Samples were collected from five sites within the Klamath Mountains, four sites within the Trinity Ultramafic Body (two sites in high-altitude cirques near Mt. Eddy dubbed Eunice Bluff and Deadfall Lake and two sites within the Swift Creek Valley), and one site within the Rattlesnake Creek Terrane dubbed String Bean Creek (Fig. S1). The Trinity Alps, a formerly glaciated region of the Northeast Klamath Mountains where several formerly glaciated valleys feature serpentinite bedrock112, were most recently extensively glaciated coterminous with the late Wisconsinan glacial period of the Laurentide Ice Sheet112. Recent work using cosmogenic techniques has confirmed Younger Dryas deglaciation in high-altitude cirques within the Trinity Alps by ~12.1 ka113,114. The deglaciation date of ~12.1 ka is used as the initiation date for pedogenesis in the high-altitude cirque soils at the Deadfall Lake and Eunice Bluff sites, while within the Swift Creek valley, samples were collected from sites determined by Sharp (1960) to be of Late and Middle Wisconsinan ages. The Late Wisconsinan Cordilleran Ice sheet reached its maximum extent sometime between about 15–23 ka, with initiation of retreat around ~15.6 ka115, with Middle Wisconsinan dates ranging roughly between 25-50 ka116,117. As moraines within Swift Creek lack cosmogenic dates, we use these age ranges as approximate estimates for the ages of the Late and Middle Wisconsinan features described by Sharp (1960)112. In contrast to the Trinity Ultramafic Body, previous glaciation has not been established within the Rattlesnake Creek Terrane, and the soil sampled there is undated but likely substantially older than the soils in the Trinity Ultramafic Body.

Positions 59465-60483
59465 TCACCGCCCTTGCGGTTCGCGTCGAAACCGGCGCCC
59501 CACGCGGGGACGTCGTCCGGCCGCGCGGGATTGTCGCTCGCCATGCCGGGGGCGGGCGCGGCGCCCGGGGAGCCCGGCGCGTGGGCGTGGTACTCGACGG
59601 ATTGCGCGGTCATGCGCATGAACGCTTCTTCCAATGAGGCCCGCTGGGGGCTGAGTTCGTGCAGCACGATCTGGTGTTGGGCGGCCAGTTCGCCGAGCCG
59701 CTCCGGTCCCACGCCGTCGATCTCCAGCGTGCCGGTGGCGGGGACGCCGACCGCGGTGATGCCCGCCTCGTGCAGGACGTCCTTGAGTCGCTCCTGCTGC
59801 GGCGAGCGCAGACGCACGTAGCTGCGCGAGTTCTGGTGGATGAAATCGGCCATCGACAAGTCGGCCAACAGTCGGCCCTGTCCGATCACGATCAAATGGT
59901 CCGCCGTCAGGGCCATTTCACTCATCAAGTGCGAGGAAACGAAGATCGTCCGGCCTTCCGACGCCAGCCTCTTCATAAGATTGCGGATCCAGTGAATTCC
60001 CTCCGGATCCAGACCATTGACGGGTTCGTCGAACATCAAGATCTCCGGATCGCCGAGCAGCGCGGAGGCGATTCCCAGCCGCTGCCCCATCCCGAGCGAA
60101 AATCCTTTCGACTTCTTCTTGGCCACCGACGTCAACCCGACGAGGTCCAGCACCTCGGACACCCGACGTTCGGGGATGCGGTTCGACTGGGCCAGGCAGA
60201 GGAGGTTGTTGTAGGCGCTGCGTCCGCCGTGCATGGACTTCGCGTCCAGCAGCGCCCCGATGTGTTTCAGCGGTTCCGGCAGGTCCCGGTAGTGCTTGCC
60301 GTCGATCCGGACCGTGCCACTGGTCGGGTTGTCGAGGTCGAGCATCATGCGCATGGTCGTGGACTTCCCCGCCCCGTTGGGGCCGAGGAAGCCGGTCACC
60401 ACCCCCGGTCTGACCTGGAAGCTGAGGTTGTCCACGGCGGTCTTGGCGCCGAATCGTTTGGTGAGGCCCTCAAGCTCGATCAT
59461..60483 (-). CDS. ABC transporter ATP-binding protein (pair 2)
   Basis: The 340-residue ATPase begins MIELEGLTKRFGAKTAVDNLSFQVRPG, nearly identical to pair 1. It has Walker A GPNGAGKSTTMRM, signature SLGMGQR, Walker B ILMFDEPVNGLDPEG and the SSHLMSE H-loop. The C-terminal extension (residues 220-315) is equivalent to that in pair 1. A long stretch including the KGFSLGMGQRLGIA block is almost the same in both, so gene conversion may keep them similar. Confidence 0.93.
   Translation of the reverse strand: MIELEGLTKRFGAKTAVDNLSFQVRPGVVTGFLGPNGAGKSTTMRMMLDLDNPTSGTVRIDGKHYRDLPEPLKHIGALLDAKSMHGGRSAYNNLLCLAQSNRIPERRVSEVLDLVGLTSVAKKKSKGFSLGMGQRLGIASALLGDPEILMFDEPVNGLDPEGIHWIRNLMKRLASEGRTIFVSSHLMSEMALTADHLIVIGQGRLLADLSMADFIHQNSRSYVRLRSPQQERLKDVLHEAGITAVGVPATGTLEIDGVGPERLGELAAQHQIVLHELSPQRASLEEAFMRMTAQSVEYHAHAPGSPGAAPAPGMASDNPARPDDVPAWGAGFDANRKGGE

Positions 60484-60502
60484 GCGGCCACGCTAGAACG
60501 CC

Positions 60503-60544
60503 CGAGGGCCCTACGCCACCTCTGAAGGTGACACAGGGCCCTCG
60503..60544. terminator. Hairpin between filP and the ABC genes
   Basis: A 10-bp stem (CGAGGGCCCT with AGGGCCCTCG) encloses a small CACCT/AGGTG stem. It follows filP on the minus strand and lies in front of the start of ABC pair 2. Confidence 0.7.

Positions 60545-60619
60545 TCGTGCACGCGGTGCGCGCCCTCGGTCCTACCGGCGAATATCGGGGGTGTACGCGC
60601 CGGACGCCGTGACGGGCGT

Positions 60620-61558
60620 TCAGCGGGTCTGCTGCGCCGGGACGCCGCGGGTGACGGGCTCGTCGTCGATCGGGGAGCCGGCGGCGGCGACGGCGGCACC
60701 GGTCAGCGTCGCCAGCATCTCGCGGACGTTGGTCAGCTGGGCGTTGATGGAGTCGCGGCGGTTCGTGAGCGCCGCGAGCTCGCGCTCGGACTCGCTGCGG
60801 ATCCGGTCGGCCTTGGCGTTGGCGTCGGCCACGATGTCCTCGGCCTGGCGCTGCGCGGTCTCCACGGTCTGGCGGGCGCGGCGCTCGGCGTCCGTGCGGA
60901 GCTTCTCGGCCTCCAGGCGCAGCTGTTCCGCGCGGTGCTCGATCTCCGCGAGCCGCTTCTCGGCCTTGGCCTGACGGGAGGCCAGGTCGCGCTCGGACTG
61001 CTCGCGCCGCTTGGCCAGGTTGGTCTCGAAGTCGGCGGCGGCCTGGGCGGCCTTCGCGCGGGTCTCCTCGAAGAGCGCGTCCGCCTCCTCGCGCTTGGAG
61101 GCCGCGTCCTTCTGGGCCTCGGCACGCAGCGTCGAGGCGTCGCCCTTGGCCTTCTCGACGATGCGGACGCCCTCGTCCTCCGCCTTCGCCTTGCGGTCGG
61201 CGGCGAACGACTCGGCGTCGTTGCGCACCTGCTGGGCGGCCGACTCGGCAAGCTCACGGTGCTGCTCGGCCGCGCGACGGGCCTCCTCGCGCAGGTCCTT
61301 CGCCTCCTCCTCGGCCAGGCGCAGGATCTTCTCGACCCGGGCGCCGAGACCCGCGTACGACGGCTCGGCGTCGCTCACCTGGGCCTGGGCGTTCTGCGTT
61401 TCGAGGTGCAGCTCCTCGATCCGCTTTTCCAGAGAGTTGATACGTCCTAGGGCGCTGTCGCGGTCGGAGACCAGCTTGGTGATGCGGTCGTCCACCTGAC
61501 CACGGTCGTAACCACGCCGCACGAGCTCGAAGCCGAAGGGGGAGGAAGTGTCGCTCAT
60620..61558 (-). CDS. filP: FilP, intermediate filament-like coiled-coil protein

The Gros Morne Tablelands is one of four highland plateaus comprising the Bay of Islands ophiolite, part of the Humber Arm Allochthon located on the western flank of the Island of Newfoundland, Canada118,119,120. The Bay of Islands ophiolite was emplaced onto the passive continental margin of eastern North America during the Ordovician age Taconian Orogeny119,121. The plateau edges are defined by sharp u-shaped formerly glaciated valleys with associated glacial landforms, including moraines, rock glacier deposits, pro-talus lobes, and diamict118,122. Vegetation on the Tablelands is sparse, composed primarily of small ground-hugging shrubs with stunted pine trees at lower elevations.